Madagascan fruit bat

From Wikipedia, the free encyclopedia
  (Redirected from Eidolon dupreanum)
Jump to: navigation, search
Madagascan fruit bat
Conservation status
Scientific classification
Kingdom: Animalia
Phylum: Chordata
Class: Mammalia
Order: Chiroptera
Family: Pteropodidae
Genus: Eidolon
Species: E. dupreanum
Binomial name
Eidolon dupreanum
Schlegel & Pollen, 1866
Eidolon dupreanum range map.svg
Madagascan fruit bat range

The Madagascan fruit bat (Eidolon dupreanum) is a species of bat in the family Pteropodidae. It is endemic to Madagascar and is listed as "Vulnerable" by the IUCN because it is hunted as bushmeat.

Distribution and habitat[edit]

The Madagascan fruit bat is found both around the coastal plain and in the inland high plateau. It has not been recorded in some areas but that is likely to be because it has not been observed rather than that it is absent from these areas. It requires suitable rock fissures and caves in which to roost during the day. Colony size varies between about ten and five hundred individuals.[1]

Biology[edit]

Examination of the droppings from the Madagascan fruit bat show that it mainly consumes fruit but also feeds on the flowers of Eucalyptus spp.. It was found to fly as far as 5 kilometres (3.1 mi) to reach trees of Polyscias spp. while largely neglecting the guava trees Psidium near its roost. Seeds smaller than about 7 mm (0.3 in) in diameter were swallowed. This helped with dispersal of the seed and it has been shown that seed germination was enhanced by their passage through the gut.[2] At times of year when fruit is not available, this bat feeds on nectar. It has been observed to visit the flowers of the rare baobab Adansonia suarezensis and the kapok tree Ceiba pentandra and it is believed to pollinate these trees.[3]

A single offspring is produced each year. This slow reproductive rate makes this bat susceptible to over-hunting.[4]

Status[edit]

In its Red List of Threatened Species, the IUCN has classified this bat as "Vulnerable". Its numbers appear to be declining and the greatest threat it faces is being hunted for bushmeat. Under Madagascar law, hunting this species is only permitted between the months of May and August. This legislation is widely disregarded and the bat is hunted at any time of year. Some colonies have been completely wiped out, but in some instances, these sites have been recolonised a few years later. The bat is present in a number of protected areas where it should receive protection. It is an adaptable species in that, if its main food sources are lost, it is able to change to other sources although it seems to prefer the fruit of native trees to those of introduced species.[1]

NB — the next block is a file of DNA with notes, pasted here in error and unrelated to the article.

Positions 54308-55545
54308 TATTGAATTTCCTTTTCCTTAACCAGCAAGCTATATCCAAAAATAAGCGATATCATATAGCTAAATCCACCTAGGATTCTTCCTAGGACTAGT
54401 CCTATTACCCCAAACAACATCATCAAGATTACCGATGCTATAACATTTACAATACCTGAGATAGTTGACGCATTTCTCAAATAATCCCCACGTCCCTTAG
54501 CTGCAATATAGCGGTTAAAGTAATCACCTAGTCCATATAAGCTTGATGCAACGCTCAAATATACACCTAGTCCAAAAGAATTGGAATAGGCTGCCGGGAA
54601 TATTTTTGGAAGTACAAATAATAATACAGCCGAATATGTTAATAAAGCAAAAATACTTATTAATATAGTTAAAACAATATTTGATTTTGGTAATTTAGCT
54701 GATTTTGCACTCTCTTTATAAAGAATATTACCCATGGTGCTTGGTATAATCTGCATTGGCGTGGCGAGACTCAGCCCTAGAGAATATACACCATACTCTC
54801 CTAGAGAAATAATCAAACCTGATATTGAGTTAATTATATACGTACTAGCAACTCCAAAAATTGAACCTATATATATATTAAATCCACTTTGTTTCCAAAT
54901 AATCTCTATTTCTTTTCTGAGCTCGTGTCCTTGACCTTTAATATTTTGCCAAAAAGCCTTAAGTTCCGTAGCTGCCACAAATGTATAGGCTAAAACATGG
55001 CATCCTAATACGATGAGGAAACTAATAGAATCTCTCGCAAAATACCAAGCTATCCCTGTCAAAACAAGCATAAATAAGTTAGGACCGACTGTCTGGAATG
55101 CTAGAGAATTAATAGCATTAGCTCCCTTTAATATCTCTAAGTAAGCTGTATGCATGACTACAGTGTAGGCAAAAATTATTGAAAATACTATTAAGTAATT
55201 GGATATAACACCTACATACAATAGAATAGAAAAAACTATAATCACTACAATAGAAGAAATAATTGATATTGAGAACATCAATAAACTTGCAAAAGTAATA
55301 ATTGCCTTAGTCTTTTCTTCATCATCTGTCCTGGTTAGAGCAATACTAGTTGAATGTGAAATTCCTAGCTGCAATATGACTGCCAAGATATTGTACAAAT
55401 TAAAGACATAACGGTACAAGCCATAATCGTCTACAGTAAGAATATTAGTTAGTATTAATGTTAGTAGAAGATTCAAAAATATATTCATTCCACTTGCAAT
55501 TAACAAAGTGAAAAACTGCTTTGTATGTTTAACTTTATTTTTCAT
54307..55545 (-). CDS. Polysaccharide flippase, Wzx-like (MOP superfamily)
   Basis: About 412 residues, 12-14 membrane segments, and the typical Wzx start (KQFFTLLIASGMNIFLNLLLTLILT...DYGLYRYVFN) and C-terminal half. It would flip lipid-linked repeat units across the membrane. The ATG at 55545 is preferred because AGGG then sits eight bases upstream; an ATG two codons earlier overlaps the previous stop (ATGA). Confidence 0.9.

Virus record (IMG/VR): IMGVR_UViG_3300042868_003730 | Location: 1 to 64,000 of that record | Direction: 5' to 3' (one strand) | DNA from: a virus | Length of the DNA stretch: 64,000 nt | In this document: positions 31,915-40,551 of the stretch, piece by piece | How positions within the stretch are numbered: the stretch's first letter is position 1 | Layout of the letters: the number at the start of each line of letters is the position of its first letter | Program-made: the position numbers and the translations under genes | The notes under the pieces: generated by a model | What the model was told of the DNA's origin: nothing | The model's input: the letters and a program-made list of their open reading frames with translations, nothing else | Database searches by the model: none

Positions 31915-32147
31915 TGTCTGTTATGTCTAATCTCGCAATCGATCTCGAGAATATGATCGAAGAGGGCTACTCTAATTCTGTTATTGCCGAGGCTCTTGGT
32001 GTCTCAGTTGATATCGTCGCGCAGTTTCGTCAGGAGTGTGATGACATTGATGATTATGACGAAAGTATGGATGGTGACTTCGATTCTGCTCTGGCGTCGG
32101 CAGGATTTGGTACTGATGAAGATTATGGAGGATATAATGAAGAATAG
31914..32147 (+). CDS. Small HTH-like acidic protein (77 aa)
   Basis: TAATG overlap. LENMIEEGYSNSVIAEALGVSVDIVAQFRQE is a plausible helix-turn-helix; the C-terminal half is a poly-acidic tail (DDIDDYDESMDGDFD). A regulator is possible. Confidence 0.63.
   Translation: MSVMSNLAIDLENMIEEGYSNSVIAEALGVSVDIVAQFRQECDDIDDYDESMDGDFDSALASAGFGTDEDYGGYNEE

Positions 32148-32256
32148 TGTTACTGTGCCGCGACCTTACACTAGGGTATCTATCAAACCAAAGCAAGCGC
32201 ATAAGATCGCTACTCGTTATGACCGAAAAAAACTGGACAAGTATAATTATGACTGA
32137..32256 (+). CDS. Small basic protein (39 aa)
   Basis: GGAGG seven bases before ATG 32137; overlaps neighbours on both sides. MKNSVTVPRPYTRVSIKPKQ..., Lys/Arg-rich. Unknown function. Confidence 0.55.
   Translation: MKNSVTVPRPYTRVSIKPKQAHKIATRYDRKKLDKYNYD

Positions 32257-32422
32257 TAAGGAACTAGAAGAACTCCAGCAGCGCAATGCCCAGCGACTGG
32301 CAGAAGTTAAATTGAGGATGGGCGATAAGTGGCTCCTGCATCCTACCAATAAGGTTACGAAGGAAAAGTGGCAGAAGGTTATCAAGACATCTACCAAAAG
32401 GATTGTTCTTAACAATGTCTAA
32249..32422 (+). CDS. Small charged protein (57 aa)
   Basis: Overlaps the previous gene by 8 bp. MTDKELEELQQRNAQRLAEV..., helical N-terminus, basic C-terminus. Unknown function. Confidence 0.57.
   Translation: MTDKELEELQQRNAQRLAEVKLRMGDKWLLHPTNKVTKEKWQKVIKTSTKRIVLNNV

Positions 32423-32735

References[edit]

  1. ^ a b c Andriafidison, D., Cardiff, S.G., Goodman, S.M., Hutson, A.M., Jenkins, R.K.B., Kofoky, A.F., Racey, P.A., Ranivo, J., Ratrimomanarivo, F.H. & Razafimanahaka, H.J. (2008). "Eidolon dupreanum". IUCN Red List of Threatened Species. Version 2013.1. International Union for Conservation of Nature. Retrieved 2013-12-07. 
  2. ^ Picot, Monica; Jenkins, Richard K. B.; Ramilijaona, Olga; Racey, Paul A.; Carrière, Stephanie M. (2007). "The feeding ecology of Eidolon dupreanum (Pteropodidae) in eastern Madagascar". African Journal of Ecology 45 (4): 645–650. doi:10.1111/j.1365-2028.2007.00788.x. 
  3. ^ Andriafidison, Daudet; Andrianaivoarivelo, Radosoa A.; Ramilijaona, Olga R.; Razanahoera, Marlène R.; MacKinnon, James; Jenkins, Richard K. B.; Racey, Paul A. (2006). "Nectarivory by Endemic Malagasy Fruit Bats During the Dry Season". Biotropica 38 (1): 85–90. doi:10.1111/j.1744-7429.2006.00112.x. 
  4. ^ Jenkins, R. K. B.; Racey, P. A. (2008). "Bats as bushmeat in Madagascar". African Journals Online 3 (1).